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As the US implements the third stage of tariffs in the escalating trade conflict with China, logistics providers and importers are concerned whether systems in the US will be ready to cope with the list of goods affected in this round.
From today, [September 24] some $200bn-worth of Chinese goods is added to the lengthening lists of merchandise subject to tariffs, initially hit with a 10% tariff, which is set to be elevated to 25% at the end of the year.
In July, the US administration published a list of thousands of Chinese products to be affected in this round, but subsequently several hundred were removed.
Still, there are concerns that the large number of goods, combined with a relatively narrow time window for the implementation, may cause problems and confusion in the coming week.
Setting all systems to process these entries is not a matter of flipping a switch, noted Sandra Scott, senior director of compliance at SEKO Logistics.
“This does not only affect the customs systems; you’re looking at the trade system,” she said, adding that in the previous two rounds of tariff implementations, there had been more time to prepare.
Moreover, the list of goods affected is significantly longer this time. The first two rounds targeted imports from China worth $50bn.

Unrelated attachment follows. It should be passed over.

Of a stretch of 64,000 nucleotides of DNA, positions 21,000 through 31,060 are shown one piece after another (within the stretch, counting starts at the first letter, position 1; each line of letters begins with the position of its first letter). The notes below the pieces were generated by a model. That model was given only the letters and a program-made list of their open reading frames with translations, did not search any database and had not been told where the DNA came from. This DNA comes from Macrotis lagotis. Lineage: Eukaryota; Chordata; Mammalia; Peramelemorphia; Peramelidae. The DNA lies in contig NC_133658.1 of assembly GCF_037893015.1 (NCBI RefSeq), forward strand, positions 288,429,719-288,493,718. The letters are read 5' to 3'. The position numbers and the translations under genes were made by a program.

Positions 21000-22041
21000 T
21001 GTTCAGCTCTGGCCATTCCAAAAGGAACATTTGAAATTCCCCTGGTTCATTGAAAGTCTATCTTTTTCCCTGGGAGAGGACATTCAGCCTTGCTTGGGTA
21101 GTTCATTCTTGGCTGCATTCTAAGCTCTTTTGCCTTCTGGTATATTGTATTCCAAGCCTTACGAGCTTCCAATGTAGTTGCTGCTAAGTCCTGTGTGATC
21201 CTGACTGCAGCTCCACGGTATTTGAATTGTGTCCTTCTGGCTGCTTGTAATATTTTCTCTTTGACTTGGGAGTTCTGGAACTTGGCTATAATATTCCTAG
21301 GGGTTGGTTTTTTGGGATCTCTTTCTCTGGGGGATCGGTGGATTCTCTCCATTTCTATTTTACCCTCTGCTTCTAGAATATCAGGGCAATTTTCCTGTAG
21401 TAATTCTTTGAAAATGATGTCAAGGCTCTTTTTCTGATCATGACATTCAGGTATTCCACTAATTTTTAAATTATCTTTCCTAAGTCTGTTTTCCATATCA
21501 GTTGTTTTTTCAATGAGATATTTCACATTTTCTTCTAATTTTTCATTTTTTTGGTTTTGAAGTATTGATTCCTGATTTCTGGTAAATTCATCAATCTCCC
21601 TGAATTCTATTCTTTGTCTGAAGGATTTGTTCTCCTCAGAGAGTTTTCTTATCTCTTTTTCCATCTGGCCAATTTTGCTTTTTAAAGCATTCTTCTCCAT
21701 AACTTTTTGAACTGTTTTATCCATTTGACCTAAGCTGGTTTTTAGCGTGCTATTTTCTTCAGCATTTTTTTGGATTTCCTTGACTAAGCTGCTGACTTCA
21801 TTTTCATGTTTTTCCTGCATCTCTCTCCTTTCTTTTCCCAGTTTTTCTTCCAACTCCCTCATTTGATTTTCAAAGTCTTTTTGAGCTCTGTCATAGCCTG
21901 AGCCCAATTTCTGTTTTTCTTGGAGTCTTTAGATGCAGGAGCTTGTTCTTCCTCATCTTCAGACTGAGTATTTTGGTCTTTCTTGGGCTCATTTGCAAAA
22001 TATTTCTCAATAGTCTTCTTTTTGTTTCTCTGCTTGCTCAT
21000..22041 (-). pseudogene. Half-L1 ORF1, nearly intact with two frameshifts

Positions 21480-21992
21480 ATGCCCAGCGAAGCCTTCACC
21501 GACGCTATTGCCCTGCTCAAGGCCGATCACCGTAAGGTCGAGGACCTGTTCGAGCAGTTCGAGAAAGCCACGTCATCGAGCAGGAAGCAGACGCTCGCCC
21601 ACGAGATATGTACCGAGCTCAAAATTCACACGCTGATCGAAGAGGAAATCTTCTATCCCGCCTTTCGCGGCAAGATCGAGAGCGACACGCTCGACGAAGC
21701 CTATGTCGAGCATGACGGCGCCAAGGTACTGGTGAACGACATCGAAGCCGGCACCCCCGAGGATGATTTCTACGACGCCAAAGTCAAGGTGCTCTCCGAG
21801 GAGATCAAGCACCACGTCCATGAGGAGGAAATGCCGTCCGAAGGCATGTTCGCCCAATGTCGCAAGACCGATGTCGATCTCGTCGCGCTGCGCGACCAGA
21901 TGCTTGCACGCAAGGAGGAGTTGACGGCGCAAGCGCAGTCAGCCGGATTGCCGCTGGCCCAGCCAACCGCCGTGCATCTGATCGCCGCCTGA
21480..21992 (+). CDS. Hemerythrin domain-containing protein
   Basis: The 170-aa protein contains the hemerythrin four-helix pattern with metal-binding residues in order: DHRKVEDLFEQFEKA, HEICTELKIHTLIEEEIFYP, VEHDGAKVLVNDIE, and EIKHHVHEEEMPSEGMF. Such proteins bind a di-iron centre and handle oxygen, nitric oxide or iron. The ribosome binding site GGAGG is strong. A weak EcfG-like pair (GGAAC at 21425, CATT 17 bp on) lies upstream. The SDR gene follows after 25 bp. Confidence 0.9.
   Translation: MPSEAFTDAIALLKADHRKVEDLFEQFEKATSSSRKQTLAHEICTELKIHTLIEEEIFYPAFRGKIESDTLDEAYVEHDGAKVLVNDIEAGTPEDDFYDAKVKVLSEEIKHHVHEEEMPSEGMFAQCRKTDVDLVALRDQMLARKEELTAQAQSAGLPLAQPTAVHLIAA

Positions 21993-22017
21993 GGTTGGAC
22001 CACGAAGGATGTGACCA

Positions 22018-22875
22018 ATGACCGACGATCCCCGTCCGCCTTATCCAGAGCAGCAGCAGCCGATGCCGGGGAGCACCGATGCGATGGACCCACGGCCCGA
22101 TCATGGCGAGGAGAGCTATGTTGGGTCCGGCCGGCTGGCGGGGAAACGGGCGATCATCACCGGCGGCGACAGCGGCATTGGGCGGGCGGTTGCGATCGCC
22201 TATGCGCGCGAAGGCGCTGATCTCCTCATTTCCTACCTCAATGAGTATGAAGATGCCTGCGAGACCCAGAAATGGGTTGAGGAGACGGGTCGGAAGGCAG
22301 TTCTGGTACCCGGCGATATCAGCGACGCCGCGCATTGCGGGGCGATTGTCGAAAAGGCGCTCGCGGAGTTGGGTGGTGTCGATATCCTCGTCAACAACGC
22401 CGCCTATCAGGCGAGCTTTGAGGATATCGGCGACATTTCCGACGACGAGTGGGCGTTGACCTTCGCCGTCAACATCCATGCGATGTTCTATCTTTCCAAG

There have been concerns that US Customs & Border Protection (CBP) is becoming “seriously stretched”.
Traffic volumes have cascaded, due to the rapid growth of e-commerce, which has been partly fuelled in the US by the decision to raise the de minimis threshold for duty-free personal imports from $200 a day to $800.
What has aggravated the situation for e-commerce flows arriving as regular freight – as opposed to mail or express parcel shipments – is that there is no automated interface with Customs to clear this traffic handled by forwarders and brokers, under Section 321 for de minimis shipments.
Whereas mail agencies and integrators can file electronically for Customs clearance, other e-commerce traffic has to be processed with paper documents, as the Automated Commercial Environment – the regular system for electronic customs clearance submissions – does not support de minimis shipments.
“We need an automated lane to submit Section 321 shipments through ACE,” Ms Scott said.
CBP top brass have declared the establishment of an automated pathway for this traffic its top priority for ACE. The agency has obtained the necessary funds for this and is currently working on the system.
It is unclear, though, when this will be ready, Ms Scott said. She pointed out that other government agencies, such as the Food and Drug Administration, have to bring in their requirements too.
Until the platform is ready, Section 321 shipments have to be cleared with paper documents. So far, CBP has managed to avoid serious delays, but the burden of high traffic volumes, combined with the task of tariff implementation and checking plus calls for greater scrutiny of e-commerce for illegal drugs shipments, is pushing the agency to the limits.
“I can’t say there is no concern about delays,” Ms Scott said. “You need good communication with CBP at the port through which your goods are entering the country.”
She added that processes varied from one port to the next.
“Communication with your local port is critical,” she stressed.